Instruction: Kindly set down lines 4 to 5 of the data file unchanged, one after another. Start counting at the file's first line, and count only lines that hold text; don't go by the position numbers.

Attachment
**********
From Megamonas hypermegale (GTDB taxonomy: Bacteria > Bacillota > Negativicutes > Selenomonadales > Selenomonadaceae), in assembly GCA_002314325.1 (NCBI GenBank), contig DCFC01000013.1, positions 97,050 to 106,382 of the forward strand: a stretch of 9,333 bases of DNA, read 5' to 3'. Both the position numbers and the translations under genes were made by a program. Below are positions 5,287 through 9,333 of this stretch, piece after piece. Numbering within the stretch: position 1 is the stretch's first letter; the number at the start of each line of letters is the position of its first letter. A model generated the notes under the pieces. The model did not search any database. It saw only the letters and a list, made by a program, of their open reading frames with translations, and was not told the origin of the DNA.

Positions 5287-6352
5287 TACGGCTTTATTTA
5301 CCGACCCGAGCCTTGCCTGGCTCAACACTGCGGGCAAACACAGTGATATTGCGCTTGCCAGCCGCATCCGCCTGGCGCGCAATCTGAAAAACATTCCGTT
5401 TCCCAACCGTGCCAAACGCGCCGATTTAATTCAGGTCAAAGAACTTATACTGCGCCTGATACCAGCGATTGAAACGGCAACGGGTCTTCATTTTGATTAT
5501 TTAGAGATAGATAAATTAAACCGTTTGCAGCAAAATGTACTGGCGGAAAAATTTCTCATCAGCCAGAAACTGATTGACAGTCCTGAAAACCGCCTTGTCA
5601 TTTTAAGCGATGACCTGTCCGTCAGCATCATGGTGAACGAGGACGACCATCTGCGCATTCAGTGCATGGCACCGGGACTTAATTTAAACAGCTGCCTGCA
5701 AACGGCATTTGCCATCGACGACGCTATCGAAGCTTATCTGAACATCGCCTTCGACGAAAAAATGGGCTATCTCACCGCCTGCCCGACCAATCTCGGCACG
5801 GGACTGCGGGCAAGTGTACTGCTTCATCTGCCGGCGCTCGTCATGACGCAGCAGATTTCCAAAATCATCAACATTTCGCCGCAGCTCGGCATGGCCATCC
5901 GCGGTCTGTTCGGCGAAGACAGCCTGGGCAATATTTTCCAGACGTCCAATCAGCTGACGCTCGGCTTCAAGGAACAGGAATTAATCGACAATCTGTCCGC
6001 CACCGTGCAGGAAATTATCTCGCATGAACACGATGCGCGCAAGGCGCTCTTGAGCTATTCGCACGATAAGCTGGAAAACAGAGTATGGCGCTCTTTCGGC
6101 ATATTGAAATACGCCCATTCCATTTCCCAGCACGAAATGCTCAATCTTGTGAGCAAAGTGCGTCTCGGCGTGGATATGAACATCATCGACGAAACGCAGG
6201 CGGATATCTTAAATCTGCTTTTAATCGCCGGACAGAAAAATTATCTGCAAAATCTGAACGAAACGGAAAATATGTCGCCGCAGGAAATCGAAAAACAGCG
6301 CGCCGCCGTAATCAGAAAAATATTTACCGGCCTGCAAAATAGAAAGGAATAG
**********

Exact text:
5301 CCGACCCGAGCCTTGCCTGGCTCAACACTGCGGGCAAACACAGTGATATTGCGCTTGCCAGCCGCATCCGCCTGGCGCGCAATCTGAAAAACATTCCGTT
5401 TCCCAACCGTGCCAAACGCGCCGATTTAATTCAGGTCAAAGAACTTATACTGCGCCTGATACCAGCGATTGAAACGGCAACGGGTCTTCATTTTGATTAT